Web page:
It was clear others had stopped by recently to leave fresh flowers both outside and inside the Faery Door. Perhaps this door is less secret than I had assumed; or were the fresh flowers the works of the faeries themselves?

The Faery Door has several sister doors throughout the Bay Area and an official website. For those seeking more answers an official book regarding these magical little doors is available from the website.

Riding Amtrak’s California Zephyr: Life on board the train

May 11th, 2019


I assume most people have never ridden the California Zephyr route — if they’ve ever been on Amtrak at all. This post is for those curious about what life is like aboard the train. It’s an important consideration since the entire route is a serious time commitment at around 52 hours.

From Chicago heading west the trains quickly became less crowded. The train was full in Chicago but had plenty of empty seats by the time we reached Omaha. Aside from April not being peak travel season, I suspect Amtrak is a more typical form of travel for those east of the Mississippi.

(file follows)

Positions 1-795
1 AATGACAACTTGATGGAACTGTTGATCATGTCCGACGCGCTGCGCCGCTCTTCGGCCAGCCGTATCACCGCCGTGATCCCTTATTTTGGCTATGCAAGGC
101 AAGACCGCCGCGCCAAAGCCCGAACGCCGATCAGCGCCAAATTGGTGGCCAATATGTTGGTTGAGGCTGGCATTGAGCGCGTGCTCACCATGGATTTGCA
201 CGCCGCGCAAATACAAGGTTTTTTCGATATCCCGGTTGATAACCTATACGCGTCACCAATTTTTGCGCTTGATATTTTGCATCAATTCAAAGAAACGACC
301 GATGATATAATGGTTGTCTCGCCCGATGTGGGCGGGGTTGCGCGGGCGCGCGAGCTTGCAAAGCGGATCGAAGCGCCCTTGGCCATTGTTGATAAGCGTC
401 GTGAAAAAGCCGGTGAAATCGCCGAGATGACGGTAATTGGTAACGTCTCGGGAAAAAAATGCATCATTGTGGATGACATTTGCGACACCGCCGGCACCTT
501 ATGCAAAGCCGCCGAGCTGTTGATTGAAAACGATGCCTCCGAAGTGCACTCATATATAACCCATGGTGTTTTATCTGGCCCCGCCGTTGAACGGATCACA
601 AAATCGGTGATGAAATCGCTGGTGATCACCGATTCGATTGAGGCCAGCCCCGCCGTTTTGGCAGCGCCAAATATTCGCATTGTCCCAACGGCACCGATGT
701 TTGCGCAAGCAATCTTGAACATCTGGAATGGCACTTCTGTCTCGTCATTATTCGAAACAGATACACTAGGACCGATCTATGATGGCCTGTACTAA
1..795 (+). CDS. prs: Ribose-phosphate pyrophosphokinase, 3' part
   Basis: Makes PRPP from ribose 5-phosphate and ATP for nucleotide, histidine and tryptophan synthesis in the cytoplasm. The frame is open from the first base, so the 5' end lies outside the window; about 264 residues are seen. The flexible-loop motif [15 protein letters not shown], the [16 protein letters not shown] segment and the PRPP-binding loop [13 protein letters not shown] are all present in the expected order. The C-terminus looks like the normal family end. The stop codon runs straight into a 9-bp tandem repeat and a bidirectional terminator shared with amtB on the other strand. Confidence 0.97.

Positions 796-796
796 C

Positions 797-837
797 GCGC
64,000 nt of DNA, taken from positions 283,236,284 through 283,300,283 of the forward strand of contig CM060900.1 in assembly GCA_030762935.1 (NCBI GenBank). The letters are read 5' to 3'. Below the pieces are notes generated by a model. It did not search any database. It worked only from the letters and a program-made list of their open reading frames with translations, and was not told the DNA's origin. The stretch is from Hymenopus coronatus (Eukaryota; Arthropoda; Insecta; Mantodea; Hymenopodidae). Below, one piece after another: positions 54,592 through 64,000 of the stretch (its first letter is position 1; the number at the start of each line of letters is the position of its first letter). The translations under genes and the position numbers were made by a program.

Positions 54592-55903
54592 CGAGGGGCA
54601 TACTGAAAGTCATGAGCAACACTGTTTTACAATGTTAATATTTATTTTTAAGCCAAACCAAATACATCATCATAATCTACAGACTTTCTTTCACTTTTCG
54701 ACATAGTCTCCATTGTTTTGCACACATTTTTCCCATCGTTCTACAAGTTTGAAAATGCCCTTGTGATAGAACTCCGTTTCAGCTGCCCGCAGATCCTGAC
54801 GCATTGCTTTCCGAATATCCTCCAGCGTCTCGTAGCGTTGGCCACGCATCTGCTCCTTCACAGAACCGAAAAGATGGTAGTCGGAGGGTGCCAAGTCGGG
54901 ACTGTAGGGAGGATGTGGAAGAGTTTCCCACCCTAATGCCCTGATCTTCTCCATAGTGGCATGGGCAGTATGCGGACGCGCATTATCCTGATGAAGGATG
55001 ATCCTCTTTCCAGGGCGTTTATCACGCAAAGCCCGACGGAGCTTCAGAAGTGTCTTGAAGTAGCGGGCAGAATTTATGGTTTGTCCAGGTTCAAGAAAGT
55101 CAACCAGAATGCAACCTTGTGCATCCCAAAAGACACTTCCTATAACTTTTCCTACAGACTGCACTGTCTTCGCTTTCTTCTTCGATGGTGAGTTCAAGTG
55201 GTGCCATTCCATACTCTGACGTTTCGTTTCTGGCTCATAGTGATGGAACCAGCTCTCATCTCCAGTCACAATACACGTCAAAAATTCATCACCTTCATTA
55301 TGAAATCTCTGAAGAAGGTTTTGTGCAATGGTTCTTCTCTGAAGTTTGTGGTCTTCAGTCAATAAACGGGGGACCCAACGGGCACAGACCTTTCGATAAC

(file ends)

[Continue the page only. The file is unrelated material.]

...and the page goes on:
As for what to do on the train, I’d recommend downloading some TV shows or movies onto a laptop or tablet. Over the course of the trip I had enough time to read two books and start a third, but a few sections of the train track are too bumpy to make reading a pleasant experience.

Another thing to do is plan adventures your for your next destination — particularly when there’s wifi or at least cell service. I figured out details like how I was going to get around, booked tickets for tours and events, found unusual sights to see, etc. I wouldn’t recommend booking accommodations at the last minute though, nor anything that could sell out months in advance.

California Zephyr
Crossing the Mississippi River

The most obvious thing to do is look out the window. The lounge car is built specifically for this since the windows are very large and you can go downstairs to the cafe for drinks and snacks. But really there’s a good view from any upstairs window seat.

Occasionally we got an announcement about what we were seeing, such as when we went over the Mississippi River. For the most part when I was curious about what I was seeing I relied on Google Maps.

At least one group of people on each train I was on took a booth on the lounge car and passed the time with card games. A deck of playing cards can be purchased from the cafe.

California Zephyr
Coach legroom with my backpack